Night fuel

 Night fuel burns

07 September 2010

published by

Australia: FIREFIGHTERS preparing for the upcoming bushfire season will have access to a state-of-the art incendiary bombing helicopter to conduct night-time fuel reduction in bushfire prone areas.

Department of Sustainability and Environment chief fire officer Ewen Waller said the helicopter was first trialled earlier this year and was now waiting for final approval from the Civil Aviation Safety Authority.

“The helicopter will be used to drop incendiary bombs in areas where there is a need to tightly control fire behaviour,” Mr Waller said.

Flights would take place at night and a navigator equipped with night vision goggles will drop an incendiary device to start controlled burns in inaccessible areas.

The new equipment allows operators to clearly see roads and landmarks at night to better direct and control fires. Mr Waller couldn’t confirm how close to towns or in what areas the equipment would be used.

The Bushfires Royal Commission recommended an increase in annual fuel reduction burns target from 130,000 to 385,000 hectares.

In its response the commission’s final report, the State Government committed to a gradual increase in burns target to 275,000 hectares over the next four years.

A review would then take place to work out the best way to reach the 385,000-hectare target within two years.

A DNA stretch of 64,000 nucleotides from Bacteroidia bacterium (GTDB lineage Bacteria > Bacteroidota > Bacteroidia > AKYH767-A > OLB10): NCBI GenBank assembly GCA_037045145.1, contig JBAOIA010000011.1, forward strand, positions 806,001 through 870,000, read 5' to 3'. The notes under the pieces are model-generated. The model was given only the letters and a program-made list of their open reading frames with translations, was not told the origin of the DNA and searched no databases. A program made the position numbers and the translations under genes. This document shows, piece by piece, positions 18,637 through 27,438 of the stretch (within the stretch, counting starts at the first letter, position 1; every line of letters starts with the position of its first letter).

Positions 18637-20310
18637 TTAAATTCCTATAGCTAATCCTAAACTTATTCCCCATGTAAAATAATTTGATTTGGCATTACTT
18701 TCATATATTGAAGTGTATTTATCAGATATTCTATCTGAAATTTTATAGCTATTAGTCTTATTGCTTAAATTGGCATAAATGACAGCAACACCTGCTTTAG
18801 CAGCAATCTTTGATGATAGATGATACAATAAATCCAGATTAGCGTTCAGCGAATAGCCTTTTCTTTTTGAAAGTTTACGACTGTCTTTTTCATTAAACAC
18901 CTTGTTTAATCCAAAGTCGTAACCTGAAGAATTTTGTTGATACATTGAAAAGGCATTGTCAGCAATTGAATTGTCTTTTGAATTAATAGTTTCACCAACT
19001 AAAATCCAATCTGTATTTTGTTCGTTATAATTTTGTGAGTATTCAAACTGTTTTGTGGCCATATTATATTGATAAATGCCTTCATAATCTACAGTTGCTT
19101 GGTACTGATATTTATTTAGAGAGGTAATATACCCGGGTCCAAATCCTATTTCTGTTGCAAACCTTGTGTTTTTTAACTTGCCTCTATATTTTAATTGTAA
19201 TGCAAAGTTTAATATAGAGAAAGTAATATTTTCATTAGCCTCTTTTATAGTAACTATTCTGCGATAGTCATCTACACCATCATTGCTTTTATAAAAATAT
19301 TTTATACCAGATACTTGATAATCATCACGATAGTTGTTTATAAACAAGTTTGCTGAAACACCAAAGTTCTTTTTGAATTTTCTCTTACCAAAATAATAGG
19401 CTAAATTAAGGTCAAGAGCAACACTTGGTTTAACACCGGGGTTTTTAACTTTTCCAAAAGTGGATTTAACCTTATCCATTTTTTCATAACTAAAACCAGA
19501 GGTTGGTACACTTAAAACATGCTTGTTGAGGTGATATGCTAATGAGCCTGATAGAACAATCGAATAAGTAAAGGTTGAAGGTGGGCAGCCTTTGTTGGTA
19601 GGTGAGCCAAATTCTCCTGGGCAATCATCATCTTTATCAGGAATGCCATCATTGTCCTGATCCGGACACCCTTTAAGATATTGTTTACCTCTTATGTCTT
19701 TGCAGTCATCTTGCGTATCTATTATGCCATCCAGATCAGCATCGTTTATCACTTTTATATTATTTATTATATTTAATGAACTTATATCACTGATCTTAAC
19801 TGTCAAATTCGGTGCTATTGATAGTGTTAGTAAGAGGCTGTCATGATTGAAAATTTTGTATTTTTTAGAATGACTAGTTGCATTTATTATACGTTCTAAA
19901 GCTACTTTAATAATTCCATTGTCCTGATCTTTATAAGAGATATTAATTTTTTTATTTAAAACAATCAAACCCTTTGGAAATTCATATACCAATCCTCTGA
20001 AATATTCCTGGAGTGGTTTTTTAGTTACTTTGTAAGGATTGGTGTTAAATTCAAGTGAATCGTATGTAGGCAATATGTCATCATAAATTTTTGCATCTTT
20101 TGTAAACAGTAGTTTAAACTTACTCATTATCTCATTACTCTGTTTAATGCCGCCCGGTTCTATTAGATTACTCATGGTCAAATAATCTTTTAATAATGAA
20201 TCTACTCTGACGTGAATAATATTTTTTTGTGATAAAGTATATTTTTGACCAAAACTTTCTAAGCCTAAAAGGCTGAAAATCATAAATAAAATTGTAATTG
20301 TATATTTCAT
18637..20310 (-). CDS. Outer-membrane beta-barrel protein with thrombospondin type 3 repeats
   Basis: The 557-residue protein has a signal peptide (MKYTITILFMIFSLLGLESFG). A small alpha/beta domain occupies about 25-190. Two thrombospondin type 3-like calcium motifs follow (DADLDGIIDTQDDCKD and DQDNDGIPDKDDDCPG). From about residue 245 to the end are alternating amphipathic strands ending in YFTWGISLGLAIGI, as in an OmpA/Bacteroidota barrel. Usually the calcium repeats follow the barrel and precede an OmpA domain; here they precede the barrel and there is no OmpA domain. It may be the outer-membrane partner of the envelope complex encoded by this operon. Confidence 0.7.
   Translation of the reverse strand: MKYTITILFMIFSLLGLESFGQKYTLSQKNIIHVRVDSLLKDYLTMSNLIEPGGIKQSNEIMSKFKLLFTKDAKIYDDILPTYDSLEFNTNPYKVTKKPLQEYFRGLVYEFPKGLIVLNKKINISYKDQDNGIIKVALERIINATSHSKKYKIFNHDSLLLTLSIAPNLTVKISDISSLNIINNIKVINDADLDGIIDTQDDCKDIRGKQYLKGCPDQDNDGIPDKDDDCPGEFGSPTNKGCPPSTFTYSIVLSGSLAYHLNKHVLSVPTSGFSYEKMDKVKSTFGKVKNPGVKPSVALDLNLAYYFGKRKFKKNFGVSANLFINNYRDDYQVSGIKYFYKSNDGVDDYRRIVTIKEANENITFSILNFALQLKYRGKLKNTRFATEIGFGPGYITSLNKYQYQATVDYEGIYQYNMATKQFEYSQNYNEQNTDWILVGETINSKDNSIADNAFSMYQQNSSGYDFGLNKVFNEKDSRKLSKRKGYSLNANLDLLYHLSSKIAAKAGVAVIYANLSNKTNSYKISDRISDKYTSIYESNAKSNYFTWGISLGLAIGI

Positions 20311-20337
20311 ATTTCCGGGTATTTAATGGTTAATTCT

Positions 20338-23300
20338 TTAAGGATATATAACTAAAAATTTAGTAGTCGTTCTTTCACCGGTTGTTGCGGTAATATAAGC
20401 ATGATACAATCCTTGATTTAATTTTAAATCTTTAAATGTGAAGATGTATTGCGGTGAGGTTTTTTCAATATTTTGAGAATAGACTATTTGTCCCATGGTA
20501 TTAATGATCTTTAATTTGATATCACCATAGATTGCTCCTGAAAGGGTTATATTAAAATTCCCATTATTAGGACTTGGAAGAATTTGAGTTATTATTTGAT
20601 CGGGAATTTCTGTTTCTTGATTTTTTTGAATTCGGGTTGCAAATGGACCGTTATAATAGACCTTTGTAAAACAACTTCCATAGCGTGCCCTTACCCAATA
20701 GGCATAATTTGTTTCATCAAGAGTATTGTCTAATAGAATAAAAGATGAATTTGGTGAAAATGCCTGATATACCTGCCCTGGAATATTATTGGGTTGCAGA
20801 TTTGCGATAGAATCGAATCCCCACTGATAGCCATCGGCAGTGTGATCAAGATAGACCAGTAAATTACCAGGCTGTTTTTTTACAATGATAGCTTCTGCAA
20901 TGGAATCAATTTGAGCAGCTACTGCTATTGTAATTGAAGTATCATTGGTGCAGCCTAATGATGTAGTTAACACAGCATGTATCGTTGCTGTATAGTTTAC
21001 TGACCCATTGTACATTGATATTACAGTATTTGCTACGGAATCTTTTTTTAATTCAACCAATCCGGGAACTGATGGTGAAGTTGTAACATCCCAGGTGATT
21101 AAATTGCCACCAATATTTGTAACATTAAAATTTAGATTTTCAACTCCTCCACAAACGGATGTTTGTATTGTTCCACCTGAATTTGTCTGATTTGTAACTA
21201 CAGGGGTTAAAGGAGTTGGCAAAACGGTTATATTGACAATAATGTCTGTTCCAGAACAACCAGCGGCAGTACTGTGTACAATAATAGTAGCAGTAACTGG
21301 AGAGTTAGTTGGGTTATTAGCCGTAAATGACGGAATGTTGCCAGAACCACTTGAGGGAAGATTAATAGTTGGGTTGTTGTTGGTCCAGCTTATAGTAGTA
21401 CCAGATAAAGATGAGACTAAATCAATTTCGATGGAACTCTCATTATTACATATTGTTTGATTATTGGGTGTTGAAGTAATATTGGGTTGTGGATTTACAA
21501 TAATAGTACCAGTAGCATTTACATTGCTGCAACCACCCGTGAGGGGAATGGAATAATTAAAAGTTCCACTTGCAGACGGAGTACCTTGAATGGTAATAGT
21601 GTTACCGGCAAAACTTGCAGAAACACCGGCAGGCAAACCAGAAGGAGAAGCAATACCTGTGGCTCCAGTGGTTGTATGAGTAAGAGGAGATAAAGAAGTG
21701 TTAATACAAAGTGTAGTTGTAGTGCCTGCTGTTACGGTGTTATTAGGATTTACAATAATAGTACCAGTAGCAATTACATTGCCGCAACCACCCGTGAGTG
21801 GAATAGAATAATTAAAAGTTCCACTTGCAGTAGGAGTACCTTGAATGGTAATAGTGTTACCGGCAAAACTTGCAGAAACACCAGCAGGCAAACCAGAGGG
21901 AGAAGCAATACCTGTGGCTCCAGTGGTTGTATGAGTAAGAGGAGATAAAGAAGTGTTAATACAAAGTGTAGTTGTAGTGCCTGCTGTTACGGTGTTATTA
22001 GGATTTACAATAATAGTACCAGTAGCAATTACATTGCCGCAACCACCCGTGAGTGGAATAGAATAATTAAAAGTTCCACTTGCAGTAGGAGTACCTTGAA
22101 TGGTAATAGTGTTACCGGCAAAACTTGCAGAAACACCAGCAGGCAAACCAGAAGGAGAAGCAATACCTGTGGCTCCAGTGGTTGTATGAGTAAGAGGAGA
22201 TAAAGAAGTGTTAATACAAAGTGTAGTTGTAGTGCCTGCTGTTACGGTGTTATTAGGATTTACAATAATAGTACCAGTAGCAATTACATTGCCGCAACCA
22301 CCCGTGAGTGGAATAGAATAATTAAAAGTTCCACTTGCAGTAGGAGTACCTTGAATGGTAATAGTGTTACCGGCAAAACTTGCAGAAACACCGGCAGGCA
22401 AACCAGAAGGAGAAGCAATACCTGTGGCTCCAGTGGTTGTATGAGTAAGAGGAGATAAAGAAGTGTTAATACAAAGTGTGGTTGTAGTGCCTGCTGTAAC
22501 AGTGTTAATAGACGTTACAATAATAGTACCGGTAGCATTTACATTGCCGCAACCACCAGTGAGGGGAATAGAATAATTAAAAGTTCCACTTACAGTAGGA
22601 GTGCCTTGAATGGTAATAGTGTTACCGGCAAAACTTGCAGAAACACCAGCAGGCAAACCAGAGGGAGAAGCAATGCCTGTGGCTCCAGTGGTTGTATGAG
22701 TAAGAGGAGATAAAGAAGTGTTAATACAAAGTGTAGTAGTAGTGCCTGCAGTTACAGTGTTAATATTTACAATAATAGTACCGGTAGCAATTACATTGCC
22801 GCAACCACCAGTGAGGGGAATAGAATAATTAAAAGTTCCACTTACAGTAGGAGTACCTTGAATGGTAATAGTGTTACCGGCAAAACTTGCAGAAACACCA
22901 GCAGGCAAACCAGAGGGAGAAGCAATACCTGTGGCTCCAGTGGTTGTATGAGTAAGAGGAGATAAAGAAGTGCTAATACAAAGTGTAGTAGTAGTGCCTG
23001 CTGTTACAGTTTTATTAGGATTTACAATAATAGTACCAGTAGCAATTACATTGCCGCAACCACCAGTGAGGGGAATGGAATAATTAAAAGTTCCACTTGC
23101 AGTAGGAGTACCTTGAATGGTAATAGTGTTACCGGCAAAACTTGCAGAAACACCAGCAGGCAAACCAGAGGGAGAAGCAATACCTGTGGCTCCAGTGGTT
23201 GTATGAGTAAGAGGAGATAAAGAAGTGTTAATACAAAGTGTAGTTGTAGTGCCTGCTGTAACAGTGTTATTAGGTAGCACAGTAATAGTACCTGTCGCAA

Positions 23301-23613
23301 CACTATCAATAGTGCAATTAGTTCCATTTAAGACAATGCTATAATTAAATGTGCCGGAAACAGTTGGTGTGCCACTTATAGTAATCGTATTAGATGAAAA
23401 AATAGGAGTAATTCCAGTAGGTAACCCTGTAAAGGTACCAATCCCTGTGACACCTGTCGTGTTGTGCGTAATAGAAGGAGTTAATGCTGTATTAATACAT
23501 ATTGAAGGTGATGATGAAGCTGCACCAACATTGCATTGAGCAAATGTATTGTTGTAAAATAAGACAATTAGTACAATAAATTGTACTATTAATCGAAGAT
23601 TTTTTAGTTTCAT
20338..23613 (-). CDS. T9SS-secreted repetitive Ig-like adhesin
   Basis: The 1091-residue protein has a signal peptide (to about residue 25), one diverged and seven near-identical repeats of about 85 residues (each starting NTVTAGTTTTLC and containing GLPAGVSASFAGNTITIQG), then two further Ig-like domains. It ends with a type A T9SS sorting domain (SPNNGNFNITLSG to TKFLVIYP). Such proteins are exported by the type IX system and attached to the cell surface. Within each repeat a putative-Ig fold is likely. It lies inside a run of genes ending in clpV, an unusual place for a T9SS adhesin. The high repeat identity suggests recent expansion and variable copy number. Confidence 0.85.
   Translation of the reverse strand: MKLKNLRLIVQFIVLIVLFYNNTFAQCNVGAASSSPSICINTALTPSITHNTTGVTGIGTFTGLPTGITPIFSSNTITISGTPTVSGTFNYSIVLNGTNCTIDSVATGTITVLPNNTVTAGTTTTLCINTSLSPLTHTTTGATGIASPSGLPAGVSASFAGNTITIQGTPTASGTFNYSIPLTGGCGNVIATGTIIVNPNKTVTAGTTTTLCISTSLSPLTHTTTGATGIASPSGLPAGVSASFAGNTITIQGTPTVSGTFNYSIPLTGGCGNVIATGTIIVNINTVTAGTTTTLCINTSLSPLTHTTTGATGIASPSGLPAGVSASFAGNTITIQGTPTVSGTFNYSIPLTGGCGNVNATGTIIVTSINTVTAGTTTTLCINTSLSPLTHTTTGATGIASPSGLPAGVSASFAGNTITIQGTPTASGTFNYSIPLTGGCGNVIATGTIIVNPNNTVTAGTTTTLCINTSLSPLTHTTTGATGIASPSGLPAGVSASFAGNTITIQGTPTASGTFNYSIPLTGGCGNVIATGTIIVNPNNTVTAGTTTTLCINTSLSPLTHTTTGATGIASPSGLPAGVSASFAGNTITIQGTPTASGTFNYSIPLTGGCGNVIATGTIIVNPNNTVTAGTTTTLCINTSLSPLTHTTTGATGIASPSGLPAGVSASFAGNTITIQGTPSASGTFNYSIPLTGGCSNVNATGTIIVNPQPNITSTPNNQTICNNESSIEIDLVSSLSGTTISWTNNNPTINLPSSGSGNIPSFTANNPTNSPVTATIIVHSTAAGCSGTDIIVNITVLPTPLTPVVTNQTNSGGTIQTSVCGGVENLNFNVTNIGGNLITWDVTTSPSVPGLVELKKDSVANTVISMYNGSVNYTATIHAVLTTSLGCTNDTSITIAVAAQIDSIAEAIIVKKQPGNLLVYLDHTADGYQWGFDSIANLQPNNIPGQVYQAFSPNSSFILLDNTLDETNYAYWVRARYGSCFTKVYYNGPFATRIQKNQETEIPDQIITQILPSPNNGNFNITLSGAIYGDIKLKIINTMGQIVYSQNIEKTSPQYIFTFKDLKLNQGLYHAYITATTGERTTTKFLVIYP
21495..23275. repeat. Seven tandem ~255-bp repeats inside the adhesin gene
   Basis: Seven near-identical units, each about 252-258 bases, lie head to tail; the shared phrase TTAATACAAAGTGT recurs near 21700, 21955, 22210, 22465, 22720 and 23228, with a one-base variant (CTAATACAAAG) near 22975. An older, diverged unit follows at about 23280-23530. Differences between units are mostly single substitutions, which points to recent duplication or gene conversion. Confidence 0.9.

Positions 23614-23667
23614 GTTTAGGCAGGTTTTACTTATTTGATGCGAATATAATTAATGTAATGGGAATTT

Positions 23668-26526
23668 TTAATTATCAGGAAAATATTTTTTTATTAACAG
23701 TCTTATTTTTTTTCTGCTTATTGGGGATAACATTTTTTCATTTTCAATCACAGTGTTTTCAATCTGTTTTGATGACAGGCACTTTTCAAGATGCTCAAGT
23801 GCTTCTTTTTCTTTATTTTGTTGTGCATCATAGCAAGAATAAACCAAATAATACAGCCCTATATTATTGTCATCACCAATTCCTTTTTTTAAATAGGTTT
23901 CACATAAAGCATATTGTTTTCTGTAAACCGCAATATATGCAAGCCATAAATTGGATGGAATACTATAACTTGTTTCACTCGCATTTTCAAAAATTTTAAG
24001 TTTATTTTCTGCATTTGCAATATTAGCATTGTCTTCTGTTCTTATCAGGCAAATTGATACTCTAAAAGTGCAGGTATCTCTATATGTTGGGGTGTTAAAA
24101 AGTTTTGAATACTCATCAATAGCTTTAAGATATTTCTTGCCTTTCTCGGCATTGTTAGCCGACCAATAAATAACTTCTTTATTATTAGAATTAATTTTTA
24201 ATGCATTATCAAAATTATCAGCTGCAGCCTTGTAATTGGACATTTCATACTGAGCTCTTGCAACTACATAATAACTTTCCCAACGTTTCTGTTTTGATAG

Mitchell Shire CFA members welcomed the increase fuel reduction, but warned it would only be effective if burns took place in the right place at the right time.

Kilmore CFA Captain Greg Murphy said fuel reduction around Kilmore would begin in late October once weather conditions and fuel moisture was suitable.

“There is still some work to do to prioritise our fuel reduction and we will be working with the State Government and the DSE to determine that,” he said.

“For now, we are preparing as we normally do to ensure we have the appropriate standards to protect our area.

Wallan CFA Captain Peter Roylance also welcomed the extra fuel reduction, but the work will depend on weather conditions.

“It’s OK to set targets, but if the weather doesn’t allow that to happen there will be a shortfall,” Capt Roylance said.

“The issue this year if things dry out will be the amount of grass growth. I think there will be a lot more grassfires than we have seen in the last decade.”

Capt Roylance said the Wallan brigade had also seen a swell in numbers this year with 18 new recruits joining since the start of the year. The Kilmore brigade had a net gain of 10 volunteers since Black Saturday.

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